Greta Thunberg was pursued for not complying with the injunction from the London police not to block access to the hotel where the gathering was taking place. However, Judge John Law deemed that the conditions for conducting the protest had been *”imposed unreasonably”* by the police on the activists present at the scene, and that other measures *“were available and could have been implemented.”* Therefore, *“anyone who did not adhere to these rules did not commit an offense,”* he added. She risked a maximum fine of 2500 pounds (nearly 3000 euros).
Released on bail after her arrest, she had taken part in a new protest in front of the five-star hotel the day after her release, along with hundreds of other people. *“Even if it is us standing here, (…) activists for the environment and human rights all over the world are being pursued (…) for acting in accordance with science. We must remember who the real enemy is,”* Greta Thunberg had told the press on Thursday upon leaving Westminster Magistrates Court after the first day of the trial.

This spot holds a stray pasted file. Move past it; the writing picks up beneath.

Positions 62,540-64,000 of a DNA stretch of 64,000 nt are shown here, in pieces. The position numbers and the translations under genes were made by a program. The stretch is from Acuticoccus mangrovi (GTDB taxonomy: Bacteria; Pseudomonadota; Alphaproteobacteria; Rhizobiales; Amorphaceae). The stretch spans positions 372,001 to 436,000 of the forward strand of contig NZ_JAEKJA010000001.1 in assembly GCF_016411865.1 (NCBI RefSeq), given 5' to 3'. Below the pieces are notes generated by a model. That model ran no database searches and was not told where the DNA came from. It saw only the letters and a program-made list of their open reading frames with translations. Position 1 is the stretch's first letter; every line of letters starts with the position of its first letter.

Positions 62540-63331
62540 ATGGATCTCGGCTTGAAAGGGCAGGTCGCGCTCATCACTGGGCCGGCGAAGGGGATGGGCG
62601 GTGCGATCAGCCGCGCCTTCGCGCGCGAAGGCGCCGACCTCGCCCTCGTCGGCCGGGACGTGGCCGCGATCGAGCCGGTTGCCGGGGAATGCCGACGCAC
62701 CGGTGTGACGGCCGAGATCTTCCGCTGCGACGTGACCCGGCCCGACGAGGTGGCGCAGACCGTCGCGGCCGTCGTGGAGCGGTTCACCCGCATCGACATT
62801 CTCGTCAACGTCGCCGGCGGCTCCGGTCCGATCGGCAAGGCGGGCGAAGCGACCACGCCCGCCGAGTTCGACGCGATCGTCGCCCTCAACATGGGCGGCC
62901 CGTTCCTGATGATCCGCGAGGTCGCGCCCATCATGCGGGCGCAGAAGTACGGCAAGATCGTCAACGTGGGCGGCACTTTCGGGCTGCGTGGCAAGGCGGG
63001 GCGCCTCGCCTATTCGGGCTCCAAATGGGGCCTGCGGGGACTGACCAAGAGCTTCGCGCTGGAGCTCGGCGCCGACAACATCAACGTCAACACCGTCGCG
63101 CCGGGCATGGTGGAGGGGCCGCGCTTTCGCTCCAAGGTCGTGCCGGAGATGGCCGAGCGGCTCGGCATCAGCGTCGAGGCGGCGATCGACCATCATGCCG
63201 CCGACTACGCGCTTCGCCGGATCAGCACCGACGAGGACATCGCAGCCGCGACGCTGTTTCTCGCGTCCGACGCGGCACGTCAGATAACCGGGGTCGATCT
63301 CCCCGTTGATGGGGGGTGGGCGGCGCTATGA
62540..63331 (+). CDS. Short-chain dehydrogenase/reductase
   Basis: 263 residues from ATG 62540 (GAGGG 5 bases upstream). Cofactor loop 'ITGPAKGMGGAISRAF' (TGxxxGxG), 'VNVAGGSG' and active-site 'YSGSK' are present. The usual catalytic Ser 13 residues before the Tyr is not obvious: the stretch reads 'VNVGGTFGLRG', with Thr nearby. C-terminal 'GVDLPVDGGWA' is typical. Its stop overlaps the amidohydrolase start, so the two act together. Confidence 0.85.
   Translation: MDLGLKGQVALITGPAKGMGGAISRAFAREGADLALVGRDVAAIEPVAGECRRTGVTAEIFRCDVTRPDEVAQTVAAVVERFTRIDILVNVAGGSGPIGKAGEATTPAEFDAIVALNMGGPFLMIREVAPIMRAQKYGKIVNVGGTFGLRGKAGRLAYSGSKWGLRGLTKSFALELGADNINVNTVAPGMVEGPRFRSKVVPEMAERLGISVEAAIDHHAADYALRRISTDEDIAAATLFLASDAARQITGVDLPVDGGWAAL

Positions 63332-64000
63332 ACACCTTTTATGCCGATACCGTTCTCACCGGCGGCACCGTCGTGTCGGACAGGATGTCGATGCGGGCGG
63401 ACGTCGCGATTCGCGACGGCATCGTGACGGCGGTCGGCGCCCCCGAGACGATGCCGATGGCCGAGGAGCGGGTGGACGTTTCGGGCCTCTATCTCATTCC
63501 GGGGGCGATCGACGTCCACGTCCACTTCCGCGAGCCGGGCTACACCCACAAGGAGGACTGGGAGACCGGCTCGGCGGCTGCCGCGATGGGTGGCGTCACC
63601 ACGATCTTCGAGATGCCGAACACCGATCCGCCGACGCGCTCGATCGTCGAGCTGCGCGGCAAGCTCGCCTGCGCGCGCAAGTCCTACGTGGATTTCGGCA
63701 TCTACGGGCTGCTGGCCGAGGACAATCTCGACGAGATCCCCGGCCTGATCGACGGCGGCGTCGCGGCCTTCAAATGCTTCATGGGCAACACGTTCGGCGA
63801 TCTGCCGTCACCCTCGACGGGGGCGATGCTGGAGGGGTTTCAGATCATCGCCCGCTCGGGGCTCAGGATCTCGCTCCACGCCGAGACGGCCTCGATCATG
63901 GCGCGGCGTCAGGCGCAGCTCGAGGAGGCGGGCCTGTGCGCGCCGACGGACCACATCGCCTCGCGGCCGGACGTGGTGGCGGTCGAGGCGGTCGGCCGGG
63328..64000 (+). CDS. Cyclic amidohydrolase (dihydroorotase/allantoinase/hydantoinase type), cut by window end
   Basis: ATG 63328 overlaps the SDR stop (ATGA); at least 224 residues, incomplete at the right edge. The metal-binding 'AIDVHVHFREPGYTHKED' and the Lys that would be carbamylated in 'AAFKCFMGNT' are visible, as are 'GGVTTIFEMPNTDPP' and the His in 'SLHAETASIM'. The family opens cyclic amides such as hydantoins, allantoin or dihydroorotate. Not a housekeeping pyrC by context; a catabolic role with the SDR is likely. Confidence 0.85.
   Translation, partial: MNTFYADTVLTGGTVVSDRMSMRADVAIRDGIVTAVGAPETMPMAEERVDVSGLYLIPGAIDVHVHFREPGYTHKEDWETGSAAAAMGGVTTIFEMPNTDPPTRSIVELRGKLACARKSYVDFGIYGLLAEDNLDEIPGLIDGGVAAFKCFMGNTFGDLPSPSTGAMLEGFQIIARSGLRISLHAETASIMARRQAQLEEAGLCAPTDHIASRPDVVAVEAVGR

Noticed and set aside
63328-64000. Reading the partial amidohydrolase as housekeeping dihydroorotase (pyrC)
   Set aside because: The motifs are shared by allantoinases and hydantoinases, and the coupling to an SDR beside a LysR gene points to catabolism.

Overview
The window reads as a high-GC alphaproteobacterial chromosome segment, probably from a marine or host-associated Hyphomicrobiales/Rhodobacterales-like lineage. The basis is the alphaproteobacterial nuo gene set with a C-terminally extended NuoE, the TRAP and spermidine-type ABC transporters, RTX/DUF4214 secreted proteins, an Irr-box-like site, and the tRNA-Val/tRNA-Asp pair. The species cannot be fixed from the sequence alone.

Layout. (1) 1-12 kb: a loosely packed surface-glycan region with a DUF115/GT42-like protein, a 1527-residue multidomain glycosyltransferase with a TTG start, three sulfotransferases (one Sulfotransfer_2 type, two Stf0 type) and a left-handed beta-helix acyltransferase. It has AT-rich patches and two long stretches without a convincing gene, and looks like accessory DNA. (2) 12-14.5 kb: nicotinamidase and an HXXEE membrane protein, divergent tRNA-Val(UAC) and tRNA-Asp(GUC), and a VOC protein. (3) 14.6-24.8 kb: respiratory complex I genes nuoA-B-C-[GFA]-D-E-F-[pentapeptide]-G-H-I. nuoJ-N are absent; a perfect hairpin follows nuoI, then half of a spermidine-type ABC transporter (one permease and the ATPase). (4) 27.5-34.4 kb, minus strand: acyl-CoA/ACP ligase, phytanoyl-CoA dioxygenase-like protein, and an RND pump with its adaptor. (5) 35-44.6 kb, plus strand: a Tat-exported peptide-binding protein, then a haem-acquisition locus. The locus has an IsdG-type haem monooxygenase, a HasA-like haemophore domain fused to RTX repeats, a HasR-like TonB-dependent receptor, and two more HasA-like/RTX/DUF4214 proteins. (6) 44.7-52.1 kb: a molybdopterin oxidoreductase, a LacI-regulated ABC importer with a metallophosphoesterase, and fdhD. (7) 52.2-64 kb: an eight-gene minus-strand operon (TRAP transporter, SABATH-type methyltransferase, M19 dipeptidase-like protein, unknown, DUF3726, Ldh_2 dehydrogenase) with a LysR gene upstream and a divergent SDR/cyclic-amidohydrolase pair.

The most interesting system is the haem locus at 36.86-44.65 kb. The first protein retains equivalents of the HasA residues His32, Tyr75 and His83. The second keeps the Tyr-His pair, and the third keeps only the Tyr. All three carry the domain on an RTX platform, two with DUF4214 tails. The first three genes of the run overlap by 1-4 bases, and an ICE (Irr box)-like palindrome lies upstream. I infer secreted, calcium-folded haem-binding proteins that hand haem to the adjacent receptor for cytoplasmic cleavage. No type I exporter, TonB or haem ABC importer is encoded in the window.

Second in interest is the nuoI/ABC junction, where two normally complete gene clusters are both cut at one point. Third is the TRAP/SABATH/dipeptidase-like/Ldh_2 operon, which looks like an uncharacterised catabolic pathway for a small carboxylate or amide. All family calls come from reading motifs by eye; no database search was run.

He is particularly criticized for deciding to grant new permits for the exploitation of hydrocarbon deposits in the North Sea. Environmental groups such as Just Stop Oil or Extinction Rebellion have carried out numerous actions to denounce this policy. Hostile to these movements, the government has tightened legislation to punish them more severely and deter them from taking action.
Greta Thunberg, who gained worldwide fame with her *“school strikes for the climate”* started at the age of 15 in Sweden, regularly takes part in such protests. Last weekend, she participated in a march in southern England against the expansion of the Farnborough Airport, mainly used by private jets.